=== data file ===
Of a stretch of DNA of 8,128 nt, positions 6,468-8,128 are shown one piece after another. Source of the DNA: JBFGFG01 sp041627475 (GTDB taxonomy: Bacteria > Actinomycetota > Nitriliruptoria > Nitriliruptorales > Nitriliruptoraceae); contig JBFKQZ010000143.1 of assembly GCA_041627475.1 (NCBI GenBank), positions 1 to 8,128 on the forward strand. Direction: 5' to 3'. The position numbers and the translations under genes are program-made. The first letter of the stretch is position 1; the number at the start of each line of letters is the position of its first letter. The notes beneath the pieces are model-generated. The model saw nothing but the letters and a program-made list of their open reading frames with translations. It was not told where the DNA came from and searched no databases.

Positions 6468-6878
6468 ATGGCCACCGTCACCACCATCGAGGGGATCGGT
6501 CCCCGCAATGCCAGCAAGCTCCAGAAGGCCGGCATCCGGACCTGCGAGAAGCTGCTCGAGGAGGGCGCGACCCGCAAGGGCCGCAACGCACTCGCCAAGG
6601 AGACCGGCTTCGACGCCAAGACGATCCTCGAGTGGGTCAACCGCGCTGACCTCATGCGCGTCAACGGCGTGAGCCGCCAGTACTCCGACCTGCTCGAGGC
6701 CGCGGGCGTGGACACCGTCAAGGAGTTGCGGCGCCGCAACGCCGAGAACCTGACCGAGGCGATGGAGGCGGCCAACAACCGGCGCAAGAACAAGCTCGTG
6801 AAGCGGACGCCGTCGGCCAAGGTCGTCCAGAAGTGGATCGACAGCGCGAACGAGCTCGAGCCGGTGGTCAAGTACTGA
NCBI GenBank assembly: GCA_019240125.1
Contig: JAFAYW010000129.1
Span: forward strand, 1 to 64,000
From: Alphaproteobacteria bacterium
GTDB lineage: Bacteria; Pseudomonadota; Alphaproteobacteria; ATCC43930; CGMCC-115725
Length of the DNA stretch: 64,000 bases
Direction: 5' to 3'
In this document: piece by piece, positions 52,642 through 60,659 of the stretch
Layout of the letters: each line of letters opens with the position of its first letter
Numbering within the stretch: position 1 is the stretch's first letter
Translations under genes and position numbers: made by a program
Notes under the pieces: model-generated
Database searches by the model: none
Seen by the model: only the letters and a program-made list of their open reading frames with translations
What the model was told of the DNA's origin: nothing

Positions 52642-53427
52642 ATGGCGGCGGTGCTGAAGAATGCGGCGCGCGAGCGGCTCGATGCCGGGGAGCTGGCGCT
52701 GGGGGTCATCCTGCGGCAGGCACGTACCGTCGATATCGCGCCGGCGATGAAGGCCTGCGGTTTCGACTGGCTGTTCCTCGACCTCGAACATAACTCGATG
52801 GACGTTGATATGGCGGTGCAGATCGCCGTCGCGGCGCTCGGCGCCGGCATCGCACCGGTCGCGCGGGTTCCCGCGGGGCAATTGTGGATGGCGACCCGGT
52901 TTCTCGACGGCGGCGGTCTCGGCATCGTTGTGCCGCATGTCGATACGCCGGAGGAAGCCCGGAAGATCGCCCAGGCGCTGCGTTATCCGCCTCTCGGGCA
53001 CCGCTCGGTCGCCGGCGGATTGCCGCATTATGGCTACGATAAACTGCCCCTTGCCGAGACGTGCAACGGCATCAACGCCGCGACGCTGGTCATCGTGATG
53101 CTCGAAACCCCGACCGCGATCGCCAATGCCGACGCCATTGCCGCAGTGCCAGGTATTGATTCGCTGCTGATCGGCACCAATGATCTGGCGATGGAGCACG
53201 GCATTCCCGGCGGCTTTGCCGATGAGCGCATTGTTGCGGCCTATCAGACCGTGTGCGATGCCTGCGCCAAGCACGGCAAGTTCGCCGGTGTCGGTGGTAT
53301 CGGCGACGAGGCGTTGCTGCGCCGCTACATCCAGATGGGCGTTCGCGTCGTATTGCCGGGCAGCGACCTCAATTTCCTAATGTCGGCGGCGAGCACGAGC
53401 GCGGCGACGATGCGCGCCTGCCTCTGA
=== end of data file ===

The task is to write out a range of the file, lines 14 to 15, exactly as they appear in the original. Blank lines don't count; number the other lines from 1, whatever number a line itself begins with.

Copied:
Direction: 5' to 3'
In this document: piece by piece, positions 52,642 through 60,659 of the stretch